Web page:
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Provenance:  Elliott Long POA
"A well forged iron plate with five roundels - circular emblems of flowers and/or family crests (mon) made of cast brass, pierced and chiseled in kebori, and with flat brass inlay (hira-zogan) of stems. This inlay style is Kaga Yoshiro zogan where the brass is inlaid into channels and then filed back to be flush with the surface of the iron plate. The channels are visible in places where the brass is no longer present. The hitsu-ana are outlined in brass.
There are five different kamon in all on both sides. All kamon are in sukashi, which are obviously visible on both sides, are of various daimyo families. These sukashi sections that are inlaid into the plate are refered to as ranma-bori because they have the appearance of the ranma (transom panels with openwork carving) that are seen in Japanese temples and other important buildings above walls and doorways.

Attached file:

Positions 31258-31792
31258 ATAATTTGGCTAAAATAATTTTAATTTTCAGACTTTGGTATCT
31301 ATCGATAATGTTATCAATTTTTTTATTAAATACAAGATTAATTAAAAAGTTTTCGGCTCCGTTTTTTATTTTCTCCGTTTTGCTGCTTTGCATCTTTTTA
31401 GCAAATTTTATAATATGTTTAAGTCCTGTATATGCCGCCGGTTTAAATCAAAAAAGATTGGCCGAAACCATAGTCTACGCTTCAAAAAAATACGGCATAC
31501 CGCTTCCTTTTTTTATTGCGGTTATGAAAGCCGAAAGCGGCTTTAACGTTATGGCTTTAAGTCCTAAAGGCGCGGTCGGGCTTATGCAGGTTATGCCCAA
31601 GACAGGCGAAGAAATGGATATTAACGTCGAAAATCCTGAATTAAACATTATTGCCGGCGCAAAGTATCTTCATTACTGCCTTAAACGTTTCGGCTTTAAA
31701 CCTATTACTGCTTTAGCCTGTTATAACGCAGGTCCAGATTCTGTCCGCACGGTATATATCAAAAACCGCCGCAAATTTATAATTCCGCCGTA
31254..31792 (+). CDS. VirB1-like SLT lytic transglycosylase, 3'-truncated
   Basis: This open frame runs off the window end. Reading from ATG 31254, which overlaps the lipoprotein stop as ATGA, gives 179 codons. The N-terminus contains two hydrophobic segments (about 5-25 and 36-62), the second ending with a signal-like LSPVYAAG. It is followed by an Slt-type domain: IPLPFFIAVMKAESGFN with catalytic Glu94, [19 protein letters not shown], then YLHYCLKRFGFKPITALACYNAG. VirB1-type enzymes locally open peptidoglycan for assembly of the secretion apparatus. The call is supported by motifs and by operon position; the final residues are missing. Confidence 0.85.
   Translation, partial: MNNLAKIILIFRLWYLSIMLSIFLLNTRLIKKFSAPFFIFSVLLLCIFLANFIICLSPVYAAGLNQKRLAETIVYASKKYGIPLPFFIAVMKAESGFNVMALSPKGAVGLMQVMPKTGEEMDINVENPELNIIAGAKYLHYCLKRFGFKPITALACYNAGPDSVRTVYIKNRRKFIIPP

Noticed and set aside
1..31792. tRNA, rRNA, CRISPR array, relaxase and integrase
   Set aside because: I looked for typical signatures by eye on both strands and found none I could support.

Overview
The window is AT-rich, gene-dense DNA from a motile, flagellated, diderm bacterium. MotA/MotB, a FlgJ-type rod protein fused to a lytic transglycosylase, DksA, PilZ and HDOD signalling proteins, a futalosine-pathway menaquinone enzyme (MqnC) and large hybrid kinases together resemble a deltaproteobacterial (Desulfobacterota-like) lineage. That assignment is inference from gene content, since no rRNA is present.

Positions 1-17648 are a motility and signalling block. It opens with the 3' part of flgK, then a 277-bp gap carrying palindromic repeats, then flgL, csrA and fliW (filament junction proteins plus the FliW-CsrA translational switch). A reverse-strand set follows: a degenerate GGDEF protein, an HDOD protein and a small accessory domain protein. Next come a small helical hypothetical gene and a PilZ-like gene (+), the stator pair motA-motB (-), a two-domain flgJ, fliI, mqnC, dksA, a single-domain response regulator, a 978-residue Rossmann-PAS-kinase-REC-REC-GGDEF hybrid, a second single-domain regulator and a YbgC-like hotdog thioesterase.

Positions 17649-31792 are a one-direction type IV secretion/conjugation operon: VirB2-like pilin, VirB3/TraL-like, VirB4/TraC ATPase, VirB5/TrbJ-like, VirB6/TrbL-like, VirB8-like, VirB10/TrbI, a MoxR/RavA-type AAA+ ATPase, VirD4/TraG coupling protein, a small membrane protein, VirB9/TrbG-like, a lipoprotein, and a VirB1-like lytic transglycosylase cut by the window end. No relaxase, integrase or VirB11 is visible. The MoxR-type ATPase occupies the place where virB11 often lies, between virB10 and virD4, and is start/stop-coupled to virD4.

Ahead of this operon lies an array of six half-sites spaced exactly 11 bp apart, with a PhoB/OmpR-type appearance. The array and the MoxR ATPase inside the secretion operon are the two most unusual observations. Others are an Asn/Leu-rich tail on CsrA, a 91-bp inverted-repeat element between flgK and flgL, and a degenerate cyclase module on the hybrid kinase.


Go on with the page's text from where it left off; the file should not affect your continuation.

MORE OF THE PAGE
Traditionally the Yoshiro school (Kaga-Yoshiro) produced tsuba decorated in silver, brass, and shakudo hira-zogan. It was Koike Yoshiro Naomasa, active in the second half of the 16th century, who took the technique and style to the highest level.
Dates to the Momoyama or early Edo period.

Accompanied with a Hakogaki by Sato Kanzan" (Long)
8.10cm x 8.10cm x 0.35cm

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A Collaboration of Robert E. Haynes and Elliott D. Long

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